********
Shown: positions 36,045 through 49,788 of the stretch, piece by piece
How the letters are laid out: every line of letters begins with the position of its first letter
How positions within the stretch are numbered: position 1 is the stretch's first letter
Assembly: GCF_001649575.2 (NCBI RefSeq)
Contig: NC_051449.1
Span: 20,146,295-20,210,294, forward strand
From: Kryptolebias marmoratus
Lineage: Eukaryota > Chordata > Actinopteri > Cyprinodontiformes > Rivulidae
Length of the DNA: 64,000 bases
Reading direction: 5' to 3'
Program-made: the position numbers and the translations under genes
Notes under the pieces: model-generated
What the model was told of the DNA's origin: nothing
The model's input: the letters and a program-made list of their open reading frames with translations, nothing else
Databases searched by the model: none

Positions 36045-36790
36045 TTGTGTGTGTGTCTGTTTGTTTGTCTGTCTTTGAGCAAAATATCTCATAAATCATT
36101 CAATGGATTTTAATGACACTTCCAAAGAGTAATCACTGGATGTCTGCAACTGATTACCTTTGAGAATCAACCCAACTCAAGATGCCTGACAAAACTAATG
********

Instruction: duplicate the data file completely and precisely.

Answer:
Shown: positions 36,045 through 49,788 of the stretch, piece by piece
How the letters are laid out: every line of letters begins with the position of its first letter
How positions within the stretch are numbered: position 1 is the stretch's first letter
Assembly: GCF_001649575.2 (NCBI RefSeq)
Contig: NC_051449.1
Span: 20,146,295-20,210,294, forward strand
From: Kryptolebias marmoratus
Lineage: Eukaryota > Chordata > Actinopteri > Cyprinodontiformes > Rivulidae
Length of the DNA: 64,000 bases
Reading direction: 5' to 3'
Program-made: the position numbers and the translations under genes
Notes under the pieces: model-generated
What the model was told of the DNA's origin: nothing
The model's input: the letters and a program-made list of their open reading frames with translations, nothing else
Databases searched by the model: none

Positions 36045-36790
36045 TTGTGTGTGTGTCTGTTTGTTTGTCTGTCTTTGAGCAAAATATCTCATAAATCATT
36101 CAATGGATTTTAATGACACTTCCAAAGAGTAATCACTGGATGTCTGCAACTGATTACCTTTGAGAATCAACCCAACTCAAGATGCCTGACAAAACTAATG